Maria Hlavajova responded by saying that having two presentations bleed into another destabilizes our understanding of how the format functions. In light of that, she chose to look at this as one work, and while doing so, questioned whether the artists intended to destabilize the “modernist edifices of the authorship of a work”? Hlavajova was interested in the makeshift, DIY qualities of the presentation and the use of stage. “I read the first part of your presentation as a manifesto”. Regarding the limits of language she kept thinking, “what on earth do they mean by contemporary art?” Contemporary art, she says, is propaganda to neo-liberal capitalists, so “what do we [really] mean by all these popular terms?” She recalls Agamben’s questions about the role of poetry - to recharge language; to withhold language from its daily use. Thus, vocabulary is crucial and Hlavajova asks whether we are “going to make neologisms or instead reclaim terms that could help us?” In defense of institutions, she asks us to remember that they are places of interlocutions between politics and power.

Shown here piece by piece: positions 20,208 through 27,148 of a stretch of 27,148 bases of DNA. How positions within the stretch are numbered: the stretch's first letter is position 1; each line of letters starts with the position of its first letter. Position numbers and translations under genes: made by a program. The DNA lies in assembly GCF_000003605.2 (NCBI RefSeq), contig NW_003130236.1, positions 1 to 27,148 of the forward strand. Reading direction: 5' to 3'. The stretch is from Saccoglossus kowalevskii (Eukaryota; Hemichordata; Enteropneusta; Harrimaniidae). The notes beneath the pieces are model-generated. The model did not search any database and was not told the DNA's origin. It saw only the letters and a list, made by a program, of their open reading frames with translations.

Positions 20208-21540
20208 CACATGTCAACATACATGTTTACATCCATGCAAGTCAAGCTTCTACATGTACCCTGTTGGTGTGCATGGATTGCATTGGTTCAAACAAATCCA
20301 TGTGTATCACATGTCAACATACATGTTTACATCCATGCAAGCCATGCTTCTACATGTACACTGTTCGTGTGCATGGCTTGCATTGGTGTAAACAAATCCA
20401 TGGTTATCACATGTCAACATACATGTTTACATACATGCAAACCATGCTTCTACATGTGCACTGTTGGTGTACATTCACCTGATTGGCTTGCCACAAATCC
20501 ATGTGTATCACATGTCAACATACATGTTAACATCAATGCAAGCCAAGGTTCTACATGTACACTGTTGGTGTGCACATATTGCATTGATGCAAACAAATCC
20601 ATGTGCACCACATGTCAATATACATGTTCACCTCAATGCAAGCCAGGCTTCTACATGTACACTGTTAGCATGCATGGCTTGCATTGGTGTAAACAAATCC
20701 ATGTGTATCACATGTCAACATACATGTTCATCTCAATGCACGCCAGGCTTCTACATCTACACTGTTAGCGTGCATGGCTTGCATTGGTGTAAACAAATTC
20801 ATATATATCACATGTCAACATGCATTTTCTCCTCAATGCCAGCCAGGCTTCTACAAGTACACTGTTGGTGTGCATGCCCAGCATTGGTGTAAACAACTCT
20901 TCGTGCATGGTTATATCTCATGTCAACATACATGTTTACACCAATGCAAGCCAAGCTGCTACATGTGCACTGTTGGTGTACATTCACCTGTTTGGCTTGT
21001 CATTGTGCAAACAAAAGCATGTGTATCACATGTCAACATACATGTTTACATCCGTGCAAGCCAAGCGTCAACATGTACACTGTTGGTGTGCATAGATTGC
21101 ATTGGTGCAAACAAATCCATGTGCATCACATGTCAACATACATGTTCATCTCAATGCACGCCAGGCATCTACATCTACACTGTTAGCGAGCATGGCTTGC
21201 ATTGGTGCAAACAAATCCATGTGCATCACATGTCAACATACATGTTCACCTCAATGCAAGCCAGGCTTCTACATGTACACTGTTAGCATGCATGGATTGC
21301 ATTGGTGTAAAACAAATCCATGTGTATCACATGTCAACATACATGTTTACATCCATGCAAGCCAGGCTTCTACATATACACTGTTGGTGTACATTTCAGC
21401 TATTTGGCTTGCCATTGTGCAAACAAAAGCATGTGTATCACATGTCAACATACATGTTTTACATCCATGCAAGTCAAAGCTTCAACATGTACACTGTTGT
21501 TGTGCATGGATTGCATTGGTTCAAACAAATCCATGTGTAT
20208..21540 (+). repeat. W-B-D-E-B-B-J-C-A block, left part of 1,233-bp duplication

Bassam el Baroni considered this work to be about the crisis of meaning (a term which in itself is in crisis). “It’s very difficult to attain meaning in the way that we used to.” At a certain point, he began to understand Julieta’s performances in the videos as a kind of madness, showing someone driven to the edge (“we are all in this situation in many ways”). He tells her, “you've developed a way of crafting meaninglessness” which paradoxically, begins to mean something. “Julieta’s performance was kind of a symptom of the structure [Sarah described].” Bassam el Baroni suggests shedding the “angel of history”, and the “desert” because they belong to a theoretic symbology that no longer works. Finally, as a side comment seconding Hlavajova, he also appreciated the meaningless gesture of moving the large projection screen across the space.